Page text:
Why are children at a greater risk than adults? A child’s brain is more susceptible to toxicity and their still developing organ systems are less able to process chemicals. Also, the concentration of pesticide levels in comparison to body weight is greater for children. AAP’s study looked at over 1,100 children aged 8-15 and tested urine pesticide levels.

THE RESULTS: More than 93% of children had at least 1 detectable level of pesticides...the majority of the tested children!! There was a 55%-72% increase in odds of developing ADHD for a 10-fold increase in DMAP (dimethyl alkylphosphate) concentration.

WHAT DOES THIS MEAN??: Exposure to pesticides has shown adverse effects in the brain development of children...and this is with average exposure!!!

Eating organic, supplementing appropriately, and protecting against toxicity are the foundation of a happy, healthy child. See Dr. DiCampli to learn how to help decrease your child’s risk of ADHD.

Exercise as Medicine
by Dr. Jake Psenka

Did anyone happen to see Surgeon General Regina Benjamin’s recent announcement concerning her plans to improve and promote health in the US? Her idea was to improve health in the US by promoting healthy dietary choices and encouraging regular physical activity. I think we should applaud Dr. Benjamin’s efforts in promoting healthy lifestyle choices as a way to combat our dismal health as a nation. It should come as no surprise to anyone reading this newsletter that the most common diseases in the US are directly related to poor lifestyle choices. Heart disease, cancer, and diabetes are all diseases in which unhealthy lifestyle choices are established risk factors. One point I found especially concerning in Dr. Benjamin’s speech was the mention of a study investigating the relationship between obese 3-year olds and their risk of future heart disease. THREE YEAR OLDS! It turns out that being obese, even at this young age, puts the body into an inflammatory state. It is this inflammation that disrupts the normal functioning of the body, and promotes the development of conditions such as heart disease.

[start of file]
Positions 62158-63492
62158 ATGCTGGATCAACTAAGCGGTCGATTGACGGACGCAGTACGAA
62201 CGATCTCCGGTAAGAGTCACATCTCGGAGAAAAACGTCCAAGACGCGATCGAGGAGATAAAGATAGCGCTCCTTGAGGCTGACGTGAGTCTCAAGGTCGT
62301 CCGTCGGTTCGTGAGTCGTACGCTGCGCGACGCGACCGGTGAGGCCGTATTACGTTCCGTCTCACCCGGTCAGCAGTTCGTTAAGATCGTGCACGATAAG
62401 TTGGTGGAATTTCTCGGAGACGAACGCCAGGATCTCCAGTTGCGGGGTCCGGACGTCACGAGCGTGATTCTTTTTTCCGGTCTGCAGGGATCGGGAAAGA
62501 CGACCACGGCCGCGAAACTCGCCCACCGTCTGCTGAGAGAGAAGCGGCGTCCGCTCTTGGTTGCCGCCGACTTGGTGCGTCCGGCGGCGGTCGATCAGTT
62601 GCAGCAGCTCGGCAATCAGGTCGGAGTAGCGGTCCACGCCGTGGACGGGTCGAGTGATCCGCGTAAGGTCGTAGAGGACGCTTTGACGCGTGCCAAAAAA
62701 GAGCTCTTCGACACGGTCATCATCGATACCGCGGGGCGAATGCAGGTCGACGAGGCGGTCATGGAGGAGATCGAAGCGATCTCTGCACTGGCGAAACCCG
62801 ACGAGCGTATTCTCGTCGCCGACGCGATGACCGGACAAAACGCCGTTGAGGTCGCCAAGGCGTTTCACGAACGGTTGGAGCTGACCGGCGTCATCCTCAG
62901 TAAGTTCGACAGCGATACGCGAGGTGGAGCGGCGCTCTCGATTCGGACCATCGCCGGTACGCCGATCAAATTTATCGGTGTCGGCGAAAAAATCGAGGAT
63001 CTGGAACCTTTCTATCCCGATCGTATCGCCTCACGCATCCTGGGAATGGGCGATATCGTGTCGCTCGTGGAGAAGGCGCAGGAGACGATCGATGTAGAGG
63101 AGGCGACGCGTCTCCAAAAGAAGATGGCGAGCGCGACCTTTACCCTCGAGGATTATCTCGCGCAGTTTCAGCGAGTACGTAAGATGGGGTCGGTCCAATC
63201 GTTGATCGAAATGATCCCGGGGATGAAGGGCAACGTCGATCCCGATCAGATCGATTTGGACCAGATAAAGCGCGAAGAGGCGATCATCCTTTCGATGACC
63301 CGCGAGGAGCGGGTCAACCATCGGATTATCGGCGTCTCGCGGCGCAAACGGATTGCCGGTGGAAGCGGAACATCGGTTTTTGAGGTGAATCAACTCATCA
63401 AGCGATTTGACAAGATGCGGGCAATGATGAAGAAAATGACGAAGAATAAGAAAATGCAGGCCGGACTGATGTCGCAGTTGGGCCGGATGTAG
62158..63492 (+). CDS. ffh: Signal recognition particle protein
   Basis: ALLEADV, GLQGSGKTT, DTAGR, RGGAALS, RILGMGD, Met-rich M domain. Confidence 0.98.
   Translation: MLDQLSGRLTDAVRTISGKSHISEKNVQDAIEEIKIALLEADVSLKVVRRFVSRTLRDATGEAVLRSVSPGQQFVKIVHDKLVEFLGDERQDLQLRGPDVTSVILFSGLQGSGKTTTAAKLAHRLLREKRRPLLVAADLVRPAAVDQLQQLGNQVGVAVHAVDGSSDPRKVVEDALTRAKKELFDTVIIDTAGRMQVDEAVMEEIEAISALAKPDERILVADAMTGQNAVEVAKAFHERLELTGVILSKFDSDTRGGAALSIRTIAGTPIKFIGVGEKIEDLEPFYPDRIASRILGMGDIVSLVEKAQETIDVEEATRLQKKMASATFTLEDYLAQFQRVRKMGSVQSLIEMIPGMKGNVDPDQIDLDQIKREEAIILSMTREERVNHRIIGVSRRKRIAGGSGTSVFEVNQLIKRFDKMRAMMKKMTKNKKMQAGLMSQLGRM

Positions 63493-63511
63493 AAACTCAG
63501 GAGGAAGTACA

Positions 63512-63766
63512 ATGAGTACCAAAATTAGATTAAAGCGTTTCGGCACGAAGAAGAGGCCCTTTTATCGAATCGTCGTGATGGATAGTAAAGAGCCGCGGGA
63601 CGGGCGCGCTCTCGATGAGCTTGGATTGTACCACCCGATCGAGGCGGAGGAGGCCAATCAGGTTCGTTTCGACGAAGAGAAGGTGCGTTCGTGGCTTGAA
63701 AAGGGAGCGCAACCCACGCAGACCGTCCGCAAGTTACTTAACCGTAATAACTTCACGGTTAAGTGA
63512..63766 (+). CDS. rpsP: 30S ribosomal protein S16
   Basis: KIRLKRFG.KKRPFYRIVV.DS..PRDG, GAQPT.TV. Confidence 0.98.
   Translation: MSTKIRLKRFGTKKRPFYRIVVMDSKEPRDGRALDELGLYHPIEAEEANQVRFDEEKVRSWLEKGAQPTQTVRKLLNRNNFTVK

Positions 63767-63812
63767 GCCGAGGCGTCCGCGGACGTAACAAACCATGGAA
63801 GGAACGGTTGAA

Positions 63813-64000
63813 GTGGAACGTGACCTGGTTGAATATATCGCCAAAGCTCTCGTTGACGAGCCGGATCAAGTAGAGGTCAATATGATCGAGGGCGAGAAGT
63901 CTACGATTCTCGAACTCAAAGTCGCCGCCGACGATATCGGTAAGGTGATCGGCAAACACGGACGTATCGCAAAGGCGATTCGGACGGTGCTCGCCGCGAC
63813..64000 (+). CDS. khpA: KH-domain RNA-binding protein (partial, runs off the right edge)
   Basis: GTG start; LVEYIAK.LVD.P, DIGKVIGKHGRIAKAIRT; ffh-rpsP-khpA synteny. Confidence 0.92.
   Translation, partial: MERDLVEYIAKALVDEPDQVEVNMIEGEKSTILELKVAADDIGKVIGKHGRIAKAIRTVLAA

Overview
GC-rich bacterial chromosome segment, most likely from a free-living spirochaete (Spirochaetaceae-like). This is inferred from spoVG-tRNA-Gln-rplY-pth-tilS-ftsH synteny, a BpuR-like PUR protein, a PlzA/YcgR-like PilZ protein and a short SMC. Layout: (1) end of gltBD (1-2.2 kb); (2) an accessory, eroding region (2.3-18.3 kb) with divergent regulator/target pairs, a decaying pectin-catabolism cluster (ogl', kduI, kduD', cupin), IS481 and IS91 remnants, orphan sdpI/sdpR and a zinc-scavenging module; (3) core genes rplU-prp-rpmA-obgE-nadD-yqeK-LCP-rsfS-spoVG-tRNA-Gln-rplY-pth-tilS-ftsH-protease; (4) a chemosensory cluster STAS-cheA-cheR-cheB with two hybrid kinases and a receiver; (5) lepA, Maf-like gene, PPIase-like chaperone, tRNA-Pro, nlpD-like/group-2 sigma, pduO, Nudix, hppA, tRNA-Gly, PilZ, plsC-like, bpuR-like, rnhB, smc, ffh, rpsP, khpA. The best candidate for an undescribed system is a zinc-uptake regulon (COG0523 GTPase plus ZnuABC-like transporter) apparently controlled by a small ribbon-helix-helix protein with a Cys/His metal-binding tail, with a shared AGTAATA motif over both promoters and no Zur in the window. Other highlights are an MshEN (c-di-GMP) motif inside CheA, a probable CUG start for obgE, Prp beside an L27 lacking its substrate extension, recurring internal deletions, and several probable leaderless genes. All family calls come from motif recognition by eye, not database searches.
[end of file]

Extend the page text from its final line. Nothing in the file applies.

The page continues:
As a rule, I try to stay off my soapbox when writing pieces for the NFC newsletter. However, I’m going to climb up onto it for a second. Why is it that we award good behavior in kids with sweet treats? How many times have we heard someone say “if you’re a good boy then you can have some candy, little Johnny?” Candy, soda, Pringles, Cheetos, French fries; yeah, they taste good, but do we really want to send the message that being good means you get to eat like crap? Granted, trying to get a kid to behave with the promise of raisins can be a tough sell, but there are other options out there. If you’re looking for idea you might consider some of the newer children’s multivitamins. They look like candy and they taste like candy. If you don’t believe me ask for a sample the next time you are in the office. There is some sugar in these products, but nowhere near the amount found in a Bit ‘O Honey. Also, there is no saturated fat, but omega-3 fatty acids, you know, fish oil. Think about it. Taking one foot off the soapbox now.